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Bergenfield Mom's MS Becomes Platform To Combat 'Flawed' Healthcare System

Jamie Tripp Utitis formerly of Bergenfield says her disease helped her become a better person. Photo Credit: Jamie Tripp Utitus
Utitus with her husband and two kids. Photo Credit: Jamie Tripp Utitus
"The empathy I have for all humans, my desire to serve and my desire to fix the healthcare system has grown exponentially since my diagnosis." Photo Credit: VeRoLuce Photography
Utitus speaks at a healthcare convention in France. Photo Credit: Jamie Tripp Utitus

BERGENFIELD, N.J. — It would be fairly easy for Bergenfield native Jamie Tripp Utitus to break down in defeat. After all, it's what her multiple sclerosis wants her body to do.

Instead of dwelling on all that the lesions on her spine have taken from her over the course of the past 8 years, including her ability to walk, Utitus chooses to focus on what she still can do. 

And that's type.

The mom of two has been using her fingers to make a living for her family, and in doing so has realized that she can use her ability to effect change for herself and others like her.

"There was a reason I got this horrible disease and I believe it's made me a better person," said Utitus, a Passaic special education teacher-turned award-winning writer. 

"The empathy I have for all humans, my desire to serve, and my desire to fix the healthcare system has grown exponentially since my diagnosis

"And for that reason, I'd never give my disease back."

Utitus says her battle with MS has not been with the disease itself, rather, with the healthcare system.

"The U.S. healthcare system is seen as a wall we must surmount to get where we dream of being, rather than acting as a ramp that helps us arrive there," Utitus said.

"There's a problem when we are supporting each other on GoFundMe pages to help a woman procure a lift that would help her get her partner into the shower on his own."

For years, Utitus avoided filing for disability. Her husband, Tony, had a salary and was also dealing with fading eyesight and seizures. 

Their insurance company seemed to be doing more harm than good.

Utitus recalls one instance in particular, when she discovered that her insurance company had suddenly stopped covering her $8,000 monthly infusion, which enables her to walk.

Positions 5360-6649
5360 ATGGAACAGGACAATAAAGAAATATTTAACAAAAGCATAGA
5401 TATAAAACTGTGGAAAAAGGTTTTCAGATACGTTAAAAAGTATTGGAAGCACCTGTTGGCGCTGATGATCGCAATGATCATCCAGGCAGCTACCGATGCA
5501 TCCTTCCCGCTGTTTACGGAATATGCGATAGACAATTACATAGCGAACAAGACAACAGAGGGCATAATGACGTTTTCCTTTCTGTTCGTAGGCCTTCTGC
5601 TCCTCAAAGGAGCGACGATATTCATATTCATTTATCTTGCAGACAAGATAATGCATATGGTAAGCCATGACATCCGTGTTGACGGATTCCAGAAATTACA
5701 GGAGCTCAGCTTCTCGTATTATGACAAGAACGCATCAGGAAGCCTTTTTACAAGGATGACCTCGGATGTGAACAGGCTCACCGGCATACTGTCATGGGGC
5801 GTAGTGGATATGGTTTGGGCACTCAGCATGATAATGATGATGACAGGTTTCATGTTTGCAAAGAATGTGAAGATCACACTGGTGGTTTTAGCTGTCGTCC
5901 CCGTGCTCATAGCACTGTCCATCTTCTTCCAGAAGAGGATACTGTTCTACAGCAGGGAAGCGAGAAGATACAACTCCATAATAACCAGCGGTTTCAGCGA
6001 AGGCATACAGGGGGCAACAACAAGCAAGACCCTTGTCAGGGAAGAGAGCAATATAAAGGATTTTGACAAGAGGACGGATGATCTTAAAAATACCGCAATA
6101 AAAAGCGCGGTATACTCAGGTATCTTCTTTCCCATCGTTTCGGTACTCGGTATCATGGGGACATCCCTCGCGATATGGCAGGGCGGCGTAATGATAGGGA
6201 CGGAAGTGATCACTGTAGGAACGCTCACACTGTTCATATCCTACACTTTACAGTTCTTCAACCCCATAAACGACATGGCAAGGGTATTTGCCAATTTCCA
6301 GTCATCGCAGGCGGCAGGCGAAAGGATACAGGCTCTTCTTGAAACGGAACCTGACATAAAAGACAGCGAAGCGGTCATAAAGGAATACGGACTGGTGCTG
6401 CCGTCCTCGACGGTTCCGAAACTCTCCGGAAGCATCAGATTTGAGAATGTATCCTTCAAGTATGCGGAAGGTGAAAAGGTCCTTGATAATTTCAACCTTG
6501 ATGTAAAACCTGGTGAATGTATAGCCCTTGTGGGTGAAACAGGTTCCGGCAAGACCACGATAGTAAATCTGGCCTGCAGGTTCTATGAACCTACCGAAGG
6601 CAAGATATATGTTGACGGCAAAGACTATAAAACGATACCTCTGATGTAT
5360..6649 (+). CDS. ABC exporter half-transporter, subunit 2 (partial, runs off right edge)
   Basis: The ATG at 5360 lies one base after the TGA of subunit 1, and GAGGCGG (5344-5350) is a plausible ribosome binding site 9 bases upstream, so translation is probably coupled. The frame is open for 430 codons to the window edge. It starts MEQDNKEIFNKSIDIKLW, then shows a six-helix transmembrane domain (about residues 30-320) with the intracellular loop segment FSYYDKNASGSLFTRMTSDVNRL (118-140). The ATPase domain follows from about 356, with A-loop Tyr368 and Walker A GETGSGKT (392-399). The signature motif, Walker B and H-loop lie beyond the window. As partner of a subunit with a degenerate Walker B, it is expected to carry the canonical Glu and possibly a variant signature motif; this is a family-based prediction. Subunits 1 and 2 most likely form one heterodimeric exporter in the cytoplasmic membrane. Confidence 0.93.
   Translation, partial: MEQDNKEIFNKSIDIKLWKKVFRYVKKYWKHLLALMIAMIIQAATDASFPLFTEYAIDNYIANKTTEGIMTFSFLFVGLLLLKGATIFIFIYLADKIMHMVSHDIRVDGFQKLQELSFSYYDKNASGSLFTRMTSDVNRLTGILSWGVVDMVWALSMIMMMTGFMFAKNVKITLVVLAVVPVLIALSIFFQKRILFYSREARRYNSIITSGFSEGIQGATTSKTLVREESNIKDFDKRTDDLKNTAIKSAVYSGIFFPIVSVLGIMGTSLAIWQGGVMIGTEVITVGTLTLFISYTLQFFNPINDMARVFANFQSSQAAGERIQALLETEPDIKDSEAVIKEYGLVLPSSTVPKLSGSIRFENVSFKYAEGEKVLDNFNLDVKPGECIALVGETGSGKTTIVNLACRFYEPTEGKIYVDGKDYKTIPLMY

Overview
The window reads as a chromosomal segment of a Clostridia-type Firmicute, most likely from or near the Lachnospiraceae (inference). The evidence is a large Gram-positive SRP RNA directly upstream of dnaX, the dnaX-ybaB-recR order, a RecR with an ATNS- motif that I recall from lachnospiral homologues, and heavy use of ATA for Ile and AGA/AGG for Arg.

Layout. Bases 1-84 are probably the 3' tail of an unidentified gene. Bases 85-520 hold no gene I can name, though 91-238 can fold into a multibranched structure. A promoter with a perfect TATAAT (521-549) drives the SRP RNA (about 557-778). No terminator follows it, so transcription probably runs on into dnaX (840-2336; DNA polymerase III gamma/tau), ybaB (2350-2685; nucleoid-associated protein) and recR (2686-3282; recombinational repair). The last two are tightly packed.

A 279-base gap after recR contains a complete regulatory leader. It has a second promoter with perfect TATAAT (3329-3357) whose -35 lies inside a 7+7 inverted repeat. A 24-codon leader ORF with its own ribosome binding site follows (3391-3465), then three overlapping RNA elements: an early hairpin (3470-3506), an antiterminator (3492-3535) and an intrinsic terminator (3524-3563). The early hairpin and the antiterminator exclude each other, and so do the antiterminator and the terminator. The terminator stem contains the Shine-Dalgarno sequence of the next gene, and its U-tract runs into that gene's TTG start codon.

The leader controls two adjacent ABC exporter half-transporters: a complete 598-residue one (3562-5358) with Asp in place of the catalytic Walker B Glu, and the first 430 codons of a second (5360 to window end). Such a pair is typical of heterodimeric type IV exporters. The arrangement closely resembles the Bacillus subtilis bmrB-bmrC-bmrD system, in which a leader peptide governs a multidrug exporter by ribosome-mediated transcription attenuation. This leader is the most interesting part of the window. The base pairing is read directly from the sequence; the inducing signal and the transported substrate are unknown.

"Their answer was that I should be cured by now," Utitus said. 

"MS is a degenerative disease. It doesn't get better." 

After much deliberation, Utitus filed for disability. She was denied.

"It was almost like the disability system told me I was demoted for trying anything I could to stay off disability," she said. 

"Disability teaches you if you fight, you will only get next to nothing and that's if you win."

In an effort to buoy the finances, Utitus attempted to return to teaching. The stress of the job, however, only caused her illness to progress.

Utitus knew she had to do something. But what could she do? Her disease had taken so much from her.

"If you focus on what you can do, instead of what you can't, only then will you live the happiest life possible," she said. "And that's synonymous with healthy."

Meanwhile, Utitus' blog was gaining traction. She started it just after her diagnosis in 2009 and the birth of her second child. 

What resulted was her award-winning blog about life with MS, "Ugly Like Me," which reaches 97 different MS communities across the world.

Utitus also wrote a children's book based on her own story, illustrated by Hawthorne's Johnny Keane.

"We cannot fight unless we have a platform. Because I am a writer, I do."

Utitus is also a regular contributor for Living Like You, and But You Don't Look Sick.

Her work proved that the pen is indeed mightier than the sword after the late Gov. Frank Lautenberg and Senator Corey Booker began fighting for Utitus because of her writing they'd come across.

Within days, Utitus' healthcare provider noticed a minor oversight and paid $40,000 overnight.

The problem, Utitus said, is not everyone has the advantage she does. That's why Utitus has become determined to use her voice for the better.

"I'm reaching people who feel alone and can't move," Utitus said. "If you can take this ugly, ugly thing and turn it into something beautiful, then that's art.

"That's a life well-lived."

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